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IPredict better than the polls?

  • September 9th, 2008

Shortly we’ll know whether New Zealanders are more honest or more perceptive when they have money riding on their predictions, than when answering pollsters.

IPredict formally launched its market yesterday. It is operated by a subsidiary of Victoria University of Wellington. It allows kiwis to do what US, Australian and UK citizens have been  able to do for a long time – that is lay internet bets on the outcome of events like elections.

IPredict has been ensnared in New Zealand’s nanny law thicket for months as the Securities Commission worked on the  exemptions that  allow IPredict to operate.

The problem is law that favours unproductive gambling and bans productive gambling (informal investment offerings). I posted on this issue in July, and last week. Though the Commission process seemed endless, Commission staff deserve credit for facilitating the market. If they had not been willing to help, IPredict would still be stymied by gambling law.

Prediction or wagering markets can predict uncertain future events more reliably than opinion polling. That is not mysterious. Whether out of  politeness, a desire to please, or fear of retribution for unpopular views, many people polled say what they think they ought to say, instead of what they really think. The secrecy of the ballot box then allows them to vote as they really want, rather than as they’re expected to vote.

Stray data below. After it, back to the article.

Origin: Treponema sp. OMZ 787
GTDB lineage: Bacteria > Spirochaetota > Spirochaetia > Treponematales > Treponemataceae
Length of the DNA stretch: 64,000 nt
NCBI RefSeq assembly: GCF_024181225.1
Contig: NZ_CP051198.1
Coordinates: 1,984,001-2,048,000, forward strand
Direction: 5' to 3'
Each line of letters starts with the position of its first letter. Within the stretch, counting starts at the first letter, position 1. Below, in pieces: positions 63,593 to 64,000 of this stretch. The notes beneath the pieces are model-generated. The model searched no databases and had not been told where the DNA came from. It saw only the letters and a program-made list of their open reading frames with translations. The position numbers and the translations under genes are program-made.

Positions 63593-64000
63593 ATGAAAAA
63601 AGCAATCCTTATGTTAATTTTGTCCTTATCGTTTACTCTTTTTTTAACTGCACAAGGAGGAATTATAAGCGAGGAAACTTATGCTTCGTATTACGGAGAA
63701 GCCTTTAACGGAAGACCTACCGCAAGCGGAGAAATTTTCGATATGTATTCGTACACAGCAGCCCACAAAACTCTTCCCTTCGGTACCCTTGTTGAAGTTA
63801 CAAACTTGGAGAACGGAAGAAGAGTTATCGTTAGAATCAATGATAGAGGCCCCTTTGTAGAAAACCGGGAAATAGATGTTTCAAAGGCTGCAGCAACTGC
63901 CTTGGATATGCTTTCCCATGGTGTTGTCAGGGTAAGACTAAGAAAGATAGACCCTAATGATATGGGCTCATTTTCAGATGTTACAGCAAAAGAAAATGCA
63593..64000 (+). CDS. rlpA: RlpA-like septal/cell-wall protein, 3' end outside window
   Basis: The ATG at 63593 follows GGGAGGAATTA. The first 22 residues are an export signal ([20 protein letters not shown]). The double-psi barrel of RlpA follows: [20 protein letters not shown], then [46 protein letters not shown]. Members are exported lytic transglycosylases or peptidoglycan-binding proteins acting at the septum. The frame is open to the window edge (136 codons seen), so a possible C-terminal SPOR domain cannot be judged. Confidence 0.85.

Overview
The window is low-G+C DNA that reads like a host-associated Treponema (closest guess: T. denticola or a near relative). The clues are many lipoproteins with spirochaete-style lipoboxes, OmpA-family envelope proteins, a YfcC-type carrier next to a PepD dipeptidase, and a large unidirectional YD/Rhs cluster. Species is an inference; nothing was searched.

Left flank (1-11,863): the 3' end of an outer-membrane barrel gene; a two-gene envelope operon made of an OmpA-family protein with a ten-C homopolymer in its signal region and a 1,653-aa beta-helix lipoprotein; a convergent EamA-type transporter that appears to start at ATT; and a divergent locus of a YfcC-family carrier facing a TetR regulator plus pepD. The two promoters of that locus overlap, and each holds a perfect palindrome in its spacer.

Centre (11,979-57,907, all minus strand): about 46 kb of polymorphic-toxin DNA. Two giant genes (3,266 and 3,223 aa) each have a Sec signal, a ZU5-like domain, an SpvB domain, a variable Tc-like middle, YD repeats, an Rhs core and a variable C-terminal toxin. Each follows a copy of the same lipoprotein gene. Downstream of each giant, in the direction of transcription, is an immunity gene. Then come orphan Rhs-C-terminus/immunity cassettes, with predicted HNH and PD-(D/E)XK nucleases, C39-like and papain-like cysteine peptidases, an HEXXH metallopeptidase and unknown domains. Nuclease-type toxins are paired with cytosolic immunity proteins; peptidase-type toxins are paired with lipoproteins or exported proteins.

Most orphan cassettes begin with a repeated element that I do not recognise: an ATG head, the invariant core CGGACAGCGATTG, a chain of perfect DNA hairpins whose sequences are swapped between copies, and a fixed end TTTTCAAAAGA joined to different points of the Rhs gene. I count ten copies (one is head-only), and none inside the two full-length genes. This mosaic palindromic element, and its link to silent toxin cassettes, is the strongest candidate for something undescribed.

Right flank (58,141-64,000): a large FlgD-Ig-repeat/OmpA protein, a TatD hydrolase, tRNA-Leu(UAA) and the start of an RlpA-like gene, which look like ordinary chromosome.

But in prediction markets people back their judgment with money.  Accordingly they put effort into working out the difference between what they, and other people, and the media, say and what they really think.  And their collective judgment tends to be an astoninshingly accurate indicator of what will actually happen, when an outcome depends on what people actually think. 

These kinds of markets are getting a great deal of academic attention. But the interest is not only academic, because its fun to pit your judgment and money against others’ judgment and money.

Whale Oil blogged on two websites targetting the New Zealand market. His second post noted the advantages of one established by some keen Auckland students, over a sophisticated product appearing to come from Germany.

Now New Zealanders can legally bet with an establishment New Zealand institution on the outcome of this year’s election, among other uncertainties.

Disclosure of interest – I’ve been among the lawyers advising  IPredict during its long wade in the regulatory  swamp. I’ve also traded for months on IPredict during its beta testing using "funny money". I do not know how many of us were trading during that period, but I was well ranked in the league table. I made special gains out of a contract on whether petrol would be over $2-00 per litre on 31 July.


  • Steve
  • September 9th, 2008
  • 9:14 pm

I Predict appears to be very similar to Betfair from England. I was surprised that our regime would allow it to operate. I had seen something remotely similar in England in 1975 called I.G. Index. That was, of course, long before the internet. This would be only betting operation where the government has not got its greedy paws in there. I.G. Index had to pay Gaming Duty in England. One can imagine the outcry if IPredict moves to greyhound or racehorse activities.


In the UK now internet gambling is regulated only by rules to enable them to collect taxes, and audit and other requirements to oversee honesty in the games.

  • Charles
  • September 14th, 2008
  • 6:28 pm

Any idea whether IPredict will be investigating any large trades predicting the date of the election made from computers within the Beehive on Friday morning?

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